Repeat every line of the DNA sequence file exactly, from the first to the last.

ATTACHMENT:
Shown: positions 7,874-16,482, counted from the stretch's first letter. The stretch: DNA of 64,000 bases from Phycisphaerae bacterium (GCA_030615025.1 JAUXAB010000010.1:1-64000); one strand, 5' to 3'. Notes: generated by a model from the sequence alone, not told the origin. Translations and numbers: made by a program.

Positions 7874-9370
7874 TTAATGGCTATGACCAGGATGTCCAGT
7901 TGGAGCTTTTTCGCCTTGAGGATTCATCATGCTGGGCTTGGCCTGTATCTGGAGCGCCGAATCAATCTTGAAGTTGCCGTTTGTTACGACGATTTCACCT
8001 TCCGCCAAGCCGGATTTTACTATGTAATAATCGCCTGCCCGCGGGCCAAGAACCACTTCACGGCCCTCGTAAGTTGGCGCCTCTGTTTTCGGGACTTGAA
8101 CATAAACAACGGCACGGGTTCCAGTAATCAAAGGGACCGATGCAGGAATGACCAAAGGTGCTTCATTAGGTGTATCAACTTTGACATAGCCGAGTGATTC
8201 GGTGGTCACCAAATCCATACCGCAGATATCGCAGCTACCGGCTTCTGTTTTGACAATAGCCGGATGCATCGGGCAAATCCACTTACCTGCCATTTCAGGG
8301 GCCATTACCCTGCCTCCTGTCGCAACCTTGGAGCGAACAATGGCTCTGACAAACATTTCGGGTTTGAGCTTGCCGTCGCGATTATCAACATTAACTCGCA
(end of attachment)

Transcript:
Shown: positions 7,874-16,482, counted from the stretch's first letter. The stretch: DNA of 64,000 bases from Phycisphaerae bacterium (GCA_030615025.1 JAUXAB010000010.1:1-64000); one strand, 5' to 3'. Notes: generated by a model from the sequence alone, not told the origin. Translations and numbers: made by a program.

Positions 7874-9370
7874 TTAATGGCTATGACCAGGATGTCCAGT
7901 TGGAGCTTTTTCGCCTTGAGGATTCATCATGCTGGGCTTGGCCTGTATCTGGAGCGCCGAATCAATCTTGAAGTTGCCGTTTGTTACGACGATTTCACCT
8001 TCCGCCAAGCCGGATTTTACTATGTAATAATCGCCTGCCCGCGGGCCAAGAACCACTTCACGGCCCTCGTAAGTTGGCGCCTCTGTTTTCGGGACTTGAA
8101 CATAAACAACGGCACGGGTTCCAGTAATCAAAGGGACCGATGCAGGAATGACCAAAGGTGCTTCATTAGGTGTATCAACTTTGACATAGCCGAGTGATTC
8201 GGTGGTCACCAAATCCATACCGCAGATATCGCAGCTACCGGCTTCTGTTTTGACAATAGCCGGATGCATCGGGCAAATCCACTTACCTGCCATTTCAGGG
8301 GCCATTACCCTGCCTCCTGTCGCAACCTTGGAGCGAACAATGGCTCTGACAAACATTTCGGGTTTGAGCTTGCCGTCGCGATTATCAACATTAACTCGCA